DEBORAH KNIGHT: But that's not the bulk of the reason why people aren't getting the vaccination. That might be one of the reasons, but the key issue is getting access to supply.
ANGUS TAYLOR: There's a lot of supply around at the moment, Deb. You know, there's lots of people who are being fussy about which vaccine they get, I get that. I understand that but there's a lot of supply around if you really want it.
DEBORAH KNIGHT: So do you think that the disability sector is being fussy about the type of vaccine?
ANGUS TAYLOR: No, I'm not talking about the disability sector in particular. The truth of the matter is, we do have a consent problem in the disability sector. That's been very clear and Greg Hunt has made that point on multiple occasions. So, we do need that consent. And ultimately, we do want to get people vaccinated as quickly as possible right across the country.
DEBORAH KNIGHT: We also need to get more Indigenous Australians vaccinated. There another so-called priority group, and they're really concerned right now because of this very worrying spread in western New South Wales, in and around Walgett. We've done a great job in keeping COVID out of the Indigenous communities. Joel, is this again a failure with the vaccine rollout?
JOEL FITZGIBBON: It is, Deb. And do you remember when Channel 9 used to have the worm during the television leaders' debates, during the election campaign?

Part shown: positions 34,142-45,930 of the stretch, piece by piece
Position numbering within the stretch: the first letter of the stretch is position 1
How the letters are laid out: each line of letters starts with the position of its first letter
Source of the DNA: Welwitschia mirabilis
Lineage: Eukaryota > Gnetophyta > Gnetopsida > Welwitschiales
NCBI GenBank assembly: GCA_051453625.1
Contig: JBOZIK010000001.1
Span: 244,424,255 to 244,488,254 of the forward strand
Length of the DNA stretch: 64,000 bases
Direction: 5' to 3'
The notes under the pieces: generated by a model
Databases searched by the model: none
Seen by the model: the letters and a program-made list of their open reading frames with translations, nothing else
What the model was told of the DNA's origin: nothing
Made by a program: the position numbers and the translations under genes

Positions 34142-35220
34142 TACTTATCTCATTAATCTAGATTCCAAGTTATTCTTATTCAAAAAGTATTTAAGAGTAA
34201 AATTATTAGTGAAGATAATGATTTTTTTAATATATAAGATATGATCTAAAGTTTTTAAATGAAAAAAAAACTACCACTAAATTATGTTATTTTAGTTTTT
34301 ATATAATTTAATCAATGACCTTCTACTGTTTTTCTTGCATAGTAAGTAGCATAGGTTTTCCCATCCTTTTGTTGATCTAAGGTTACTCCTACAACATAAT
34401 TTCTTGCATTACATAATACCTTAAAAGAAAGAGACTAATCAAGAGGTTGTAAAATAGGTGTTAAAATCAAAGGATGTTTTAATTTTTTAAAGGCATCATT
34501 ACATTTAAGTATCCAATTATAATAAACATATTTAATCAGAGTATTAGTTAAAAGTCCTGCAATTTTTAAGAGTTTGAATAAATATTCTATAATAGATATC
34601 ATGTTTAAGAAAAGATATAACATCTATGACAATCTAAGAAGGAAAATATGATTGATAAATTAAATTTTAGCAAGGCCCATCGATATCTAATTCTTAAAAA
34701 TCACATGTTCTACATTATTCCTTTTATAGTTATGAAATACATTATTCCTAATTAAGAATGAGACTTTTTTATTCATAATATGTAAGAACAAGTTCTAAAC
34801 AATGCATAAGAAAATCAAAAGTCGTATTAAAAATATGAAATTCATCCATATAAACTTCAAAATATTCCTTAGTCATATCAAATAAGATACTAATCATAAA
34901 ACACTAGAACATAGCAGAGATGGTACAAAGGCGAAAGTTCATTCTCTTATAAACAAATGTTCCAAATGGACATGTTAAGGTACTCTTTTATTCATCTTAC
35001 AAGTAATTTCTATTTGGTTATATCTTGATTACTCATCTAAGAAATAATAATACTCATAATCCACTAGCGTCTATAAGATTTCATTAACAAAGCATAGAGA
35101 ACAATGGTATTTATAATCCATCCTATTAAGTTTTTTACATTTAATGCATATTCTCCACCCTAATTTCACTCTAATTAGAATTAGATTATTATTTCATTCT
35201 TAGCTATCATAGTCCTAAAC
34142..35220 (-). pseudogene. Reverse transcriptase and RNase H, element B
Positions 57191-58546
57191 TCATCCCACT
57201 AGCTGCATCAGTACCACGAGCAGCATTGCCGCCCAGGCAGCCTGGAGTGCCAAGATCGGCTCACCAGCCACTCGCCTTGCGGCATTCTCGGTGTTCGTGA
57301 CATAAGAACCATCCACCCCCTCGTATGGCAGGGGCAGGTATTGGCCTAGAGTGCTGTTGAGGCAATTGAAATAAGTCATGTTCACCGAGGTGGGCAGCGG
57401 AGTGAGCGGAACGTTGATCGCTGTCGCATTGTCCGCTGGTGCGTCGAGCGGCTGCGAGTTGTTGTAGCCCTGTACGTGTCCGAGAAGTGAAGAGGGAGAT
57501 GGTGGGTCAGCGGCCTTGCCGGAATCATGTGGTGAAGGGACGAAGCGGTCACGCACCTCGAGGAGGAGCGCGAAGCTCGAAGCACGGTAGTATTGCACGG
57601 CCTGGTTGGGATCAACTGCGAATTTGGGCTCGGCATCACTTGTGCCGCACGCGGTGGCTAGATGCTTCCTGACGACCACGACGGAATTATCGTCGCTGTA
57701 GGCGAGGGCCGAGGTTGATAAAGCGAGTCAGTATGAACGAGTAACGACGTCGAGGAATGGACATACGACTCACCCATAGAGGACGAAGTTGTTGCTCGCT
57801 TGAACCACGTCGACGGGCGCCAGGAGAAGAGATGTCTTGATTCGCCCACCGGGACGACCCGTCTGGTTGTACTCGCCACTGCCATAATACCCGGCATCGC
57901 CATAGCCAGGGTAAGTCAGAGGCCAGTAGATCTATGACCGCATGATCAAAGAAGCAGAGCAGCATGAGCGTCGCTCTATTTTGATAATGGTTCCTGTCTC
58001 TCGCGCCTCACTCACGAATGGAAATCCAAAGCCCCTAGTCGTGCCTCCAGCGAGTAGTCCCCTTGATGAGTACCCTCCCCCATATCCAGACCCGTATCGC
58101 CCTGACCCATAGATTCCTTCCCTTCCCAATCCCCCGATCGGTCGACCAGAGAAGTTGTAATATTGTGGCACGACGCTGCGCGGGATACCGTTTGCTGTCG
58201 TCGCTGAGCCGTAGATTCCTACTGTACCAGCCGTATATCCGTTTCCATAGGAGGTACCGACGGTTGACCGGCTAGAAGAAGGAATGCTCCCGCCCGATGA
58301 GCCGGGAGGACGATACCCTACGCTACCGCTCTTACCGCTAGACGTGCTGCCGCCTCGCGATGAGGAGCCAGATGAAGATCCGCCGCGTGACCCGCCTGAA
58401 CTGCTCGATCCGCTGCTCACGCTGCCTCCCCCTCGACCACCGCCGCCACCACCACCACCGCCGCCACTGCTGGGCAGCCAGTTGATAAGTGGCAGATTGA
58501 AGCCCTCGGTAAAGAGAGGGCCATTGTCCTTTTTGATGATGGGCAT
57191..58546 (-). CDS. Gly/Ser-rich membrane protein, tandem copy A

DEBORAH KNIGHT: Yes.
JOEL FITZGIBBON: It would turn up and turn down when the audience was turning against whatever the leader was saying. Well, Angus, every time you say there are vaccinations everywhere for everyone, the worm turns down, mate from people who are having trouble accessing vaccinations, both AstraZeneca and Pfizer. It's just a simple fact that we take those calls every day, Angus. Walgett and like areas are a disaster. They were identified very early. They were made a priority, and the rollout still hasn't happened adequately in those communities. I listened to Nicole Rogerson, the CEO of Autism Australia, not only with Deb earlier, but also on Sky News this morning and she was scathing of the Federal Government for its inaction at that school and across the disability sector generally. You can't come on here, Angus, and say it's all okay, because Deb's listeners do not believe it, and the worm is turning down every time you say it.
ANGUS TAYLOR: Well, Joel, let's be clear about this. I'm going to respond to this, and I'm going to strongly respond to this very firmly. There are many in the Labor party who have actively demonised AstraZeneca. There is no doubt about that, including a candidate you have in Higgins, and frankly, you haven't shown a lot of enthusiasm for it yourself. Now, here's the truth. Here are the facts. We have had far lower hospitalisations and deaths in those communities- those vulnerable communities of disability and Indigenous communities than we have had, on average, across the Australian population. That has been an extremely positive outcome. And good on those people who have helped to make sure that has been the case.
DEBORAH KNIGHT: That's a fair cop for Labor, but what about your own colleagues? You've got George Christensen, you know, continuously contradicting the Government over health advice.
JOEL FITZGIBBON: Hear, hear.
ANGUS TAYLOR: Right. But, Deb, we have had Anthony Albanese unwilling to support the AstraZeneca vaccine. He's demonised it. He's been part of that demonisation. Let's be clear out that.
JOEL FITZGIBBON: That is not true.